Bill Dolan email@example.com, (219) 662-5328
A local judge is expected to rule within five weeks on the constitutionality of a state law that could drive five Lake County municipal council members from office.
Lake Superior Court Judge William E. Davis is weighing recent arguments for and against five city and town council members seeking to overturn a 2012 law forbidding elected officials from also being employees of the same government agency.
The Indiana attorney general’s office is defending this prohibition, which only went into effect this year.
If Judge Davis rules in their favor, Hobart City Councilman Matthew D. Claussen, New Chicago Town Councilwoman Susan Pelfrey, East Chicago Councilman Juda Parks and Hammond City Councilmen Michael Opinker and Scott Rakos can continue drawing a combined $280,000 a year in public compensation from their other jobs with their communities’ police, fire and water departments.
A court document states Claussen earned $59,722 last year as a Hobart police office, a job he has held since 1981. He was paid $13,130 a year as a Hobart city councilman, where he has served since 1995.
Pelfrey received $35,453 in compensation last year, according to the Indiana Gateway database, as office manager for the New Chicago Water Works, where she has been employed since 1991. She earned $10,348 as a New Chicago town councilwoman, where she has served 2010.
Opinker received $125,074 last year as an assistant Hammond fire chief. He’s worked at the department since 1994 and as a Hammond city councilman since 2010. He was is entitled to a council salary of $30,000.
Parks received $59,971 last year as an East Chicago police officer. He has worked for the department since 1998. He received $43,985 last year as an East Chicago city councilman, where he has served since 2007.
Rakos was to receive a combined $91,231 last year, according to Gateway, as an assistant Hammond fire chief and a member of the Hammond Port Authority board until he retired to run for the Hammond City Council. A court document states Rakos is losing more than $84,000 in pension benefits by retiring early.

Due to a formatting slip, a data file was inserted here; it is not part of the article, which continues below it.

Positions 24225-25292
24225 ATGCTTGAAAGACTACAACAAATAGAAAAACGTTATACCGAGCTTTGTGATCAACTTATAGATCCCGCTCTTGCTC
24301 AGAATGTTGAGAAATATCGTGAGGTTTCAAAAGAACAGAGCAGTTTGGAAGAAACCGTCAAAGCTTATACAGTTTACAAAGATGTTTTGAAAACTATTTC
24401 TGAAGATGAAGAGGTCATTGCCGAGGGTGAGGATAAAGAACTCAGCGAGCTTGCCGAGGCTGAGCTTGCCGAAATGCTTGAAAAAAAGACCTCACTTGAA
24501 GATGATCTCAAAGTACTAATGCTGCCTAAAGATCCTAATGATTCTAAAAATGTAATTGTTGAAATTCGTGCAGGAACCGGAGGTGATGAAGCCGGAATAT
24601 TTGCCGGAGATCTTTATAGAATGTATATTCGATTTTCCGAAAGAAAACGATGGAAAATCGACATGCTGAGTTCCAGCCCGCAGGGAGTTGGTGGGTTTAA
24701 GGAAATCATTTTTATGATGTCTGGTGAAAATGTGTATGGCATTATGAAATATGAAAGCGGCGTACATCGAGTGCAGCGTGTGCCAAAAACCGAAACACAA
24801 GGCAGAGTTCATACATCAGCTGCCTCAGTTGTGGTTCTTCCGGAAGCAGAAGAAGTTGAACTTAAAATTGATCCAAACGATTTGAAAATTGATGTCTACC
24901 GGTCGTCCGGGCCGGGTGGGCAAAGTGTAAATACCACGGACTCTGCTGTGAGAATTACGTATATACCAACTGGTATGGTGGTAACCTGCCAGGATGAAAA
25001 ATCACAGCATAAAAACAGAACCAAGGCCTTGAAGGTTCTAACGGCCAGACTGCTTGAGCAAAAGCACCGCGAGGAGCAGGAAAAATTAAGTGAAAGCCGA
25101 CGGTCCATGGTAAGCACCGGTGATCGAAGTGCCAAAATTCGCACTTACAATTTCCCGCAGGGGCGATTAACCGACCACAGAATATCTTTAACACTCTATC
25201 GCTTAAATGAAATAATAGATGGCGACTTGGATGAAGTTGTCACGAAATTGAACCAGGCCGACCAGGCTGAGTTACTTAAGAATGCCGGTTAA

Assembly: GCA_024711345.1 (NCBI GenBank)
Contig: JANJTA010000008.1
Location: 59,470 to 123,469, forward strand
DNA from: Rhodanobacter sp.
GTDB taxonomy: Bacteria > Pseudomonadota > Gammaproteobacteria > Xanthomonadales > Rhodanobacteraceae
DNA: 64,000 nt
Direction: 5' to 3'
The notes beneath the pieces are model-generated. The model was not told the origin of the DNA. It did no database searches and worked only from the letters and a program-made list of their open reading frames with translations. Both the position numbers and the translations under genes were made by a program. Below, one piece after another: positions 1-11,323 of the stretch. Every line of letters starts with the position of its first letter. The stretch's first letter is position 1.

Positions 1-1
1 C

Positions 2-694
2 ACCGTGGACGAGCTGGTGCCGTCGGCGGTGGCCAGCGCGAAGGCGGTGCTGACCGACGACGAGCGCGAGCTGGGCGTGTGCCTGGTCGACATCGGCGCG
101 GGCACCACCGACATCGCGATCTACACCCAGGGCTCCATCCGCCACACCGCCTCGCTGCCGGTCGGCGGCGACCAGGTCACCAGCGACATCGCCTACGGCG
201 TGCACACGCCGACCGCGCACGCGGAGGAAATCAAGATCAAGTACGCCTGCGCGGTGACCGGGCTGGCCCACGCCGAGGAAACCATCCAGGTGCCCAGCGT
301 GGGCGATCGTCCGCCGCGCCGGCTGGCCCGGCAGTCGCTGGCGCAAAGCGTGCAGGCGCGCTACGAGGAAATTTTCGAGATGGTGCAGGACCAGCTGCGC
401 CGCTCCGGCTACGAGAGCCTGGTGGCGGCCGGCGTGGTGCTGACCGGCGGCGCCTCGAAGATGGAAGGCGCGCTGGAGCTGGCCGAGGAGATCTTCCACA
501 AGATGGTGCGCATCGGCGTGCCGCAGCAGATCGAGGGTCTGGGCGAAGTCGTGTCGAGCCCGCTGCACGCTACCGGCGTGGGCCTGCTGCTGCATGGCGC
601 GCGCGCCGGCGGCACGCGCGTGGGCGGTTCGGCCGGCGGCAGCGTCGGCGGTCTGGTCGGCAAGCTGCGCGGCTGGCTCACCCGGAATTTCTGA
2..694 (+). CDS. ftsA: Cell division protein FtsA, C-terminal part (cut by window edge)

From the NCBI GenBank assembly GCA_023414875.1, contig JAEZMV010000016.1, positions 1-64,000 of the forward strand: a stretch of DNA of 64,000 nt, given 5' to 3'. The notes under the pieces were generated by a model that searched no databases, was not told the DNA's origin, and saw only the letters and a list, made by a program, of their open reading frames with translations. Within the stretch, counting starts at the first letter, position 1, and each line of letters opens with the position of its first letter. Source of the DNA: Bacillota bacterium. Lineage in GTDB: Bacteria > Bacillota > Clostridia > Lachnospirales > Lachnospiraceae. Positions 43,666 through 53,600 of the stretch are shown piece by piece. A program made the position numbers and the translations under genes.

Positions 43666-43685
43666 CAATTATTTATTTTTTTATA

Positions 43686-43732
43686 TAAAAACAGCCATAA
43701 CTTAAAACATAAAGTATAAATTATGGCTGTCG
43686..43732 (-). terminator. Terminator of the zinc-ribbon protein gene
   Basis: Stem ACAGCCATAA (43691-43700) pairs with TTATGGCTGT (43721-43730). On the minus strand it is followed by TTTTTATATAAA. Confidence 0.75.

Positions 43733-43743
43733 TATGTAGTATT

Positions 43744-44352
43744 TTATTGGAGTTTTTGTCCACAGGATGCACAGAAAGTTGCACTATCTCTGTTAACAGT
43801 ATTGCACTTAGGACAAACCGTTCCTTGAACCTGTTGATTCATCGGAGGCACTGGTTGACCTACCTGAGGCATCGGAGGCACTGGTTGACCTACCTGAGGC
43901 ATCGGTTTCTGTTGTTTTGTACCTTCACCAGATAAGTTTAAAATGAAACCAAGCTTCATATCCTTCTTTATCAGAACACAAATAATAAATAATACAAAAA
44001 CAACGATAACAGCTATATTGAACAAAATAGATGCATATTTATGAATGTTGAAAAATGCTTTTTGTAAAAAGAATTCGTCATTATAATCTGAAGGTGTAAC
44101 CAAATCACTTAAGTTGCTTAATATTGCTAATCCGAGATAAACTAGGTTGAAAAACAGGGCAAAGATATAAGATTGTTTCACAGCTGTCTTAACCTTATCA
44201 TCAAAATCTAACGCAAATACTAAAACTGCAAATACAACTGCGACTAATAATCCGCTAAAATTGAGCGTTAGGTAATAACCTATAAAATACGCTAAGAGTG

Voters last fall elected Rakos to the City Council and re-elected Claussen, Pelfrey, Opinker and Parks to new terms as well.
If Judge Davis upholds the law, four of the five say in a court document they cannot make a living on their part-time elected salaries.
A ruling in favor of the law also gives the state further impetus to pursuing other elected officials, who haven’t challenged it — but haven’t complied with it, either.
A federal judge in Hammond and the 7th U.S. Circuit Court of Appeals earlier upheld the law. Adam Sedia, an attorney for the five, said last week he has no intention of appealing to the U.S. Supreme Court.
Sedia is arguing the law unconstitutionally violates his clients’ First Amendment rights to hold public office, and for voters to have the widest choice of candidates.
Indiana Attorney General Greg Zoeller has said the law ensures local government can’t be corrupted by public employees with the power to give themselves raises at the public’s expense.
Zoeller said earlier, “We respect the plaintiffs’ service in their municipal governments; but the Legislature has firmly drawn the line at serving in no more than one position in a municipality at a time, and the court has upheld that statute. Serving in municipal government is a privilege and should not be primarily about the financial reward.”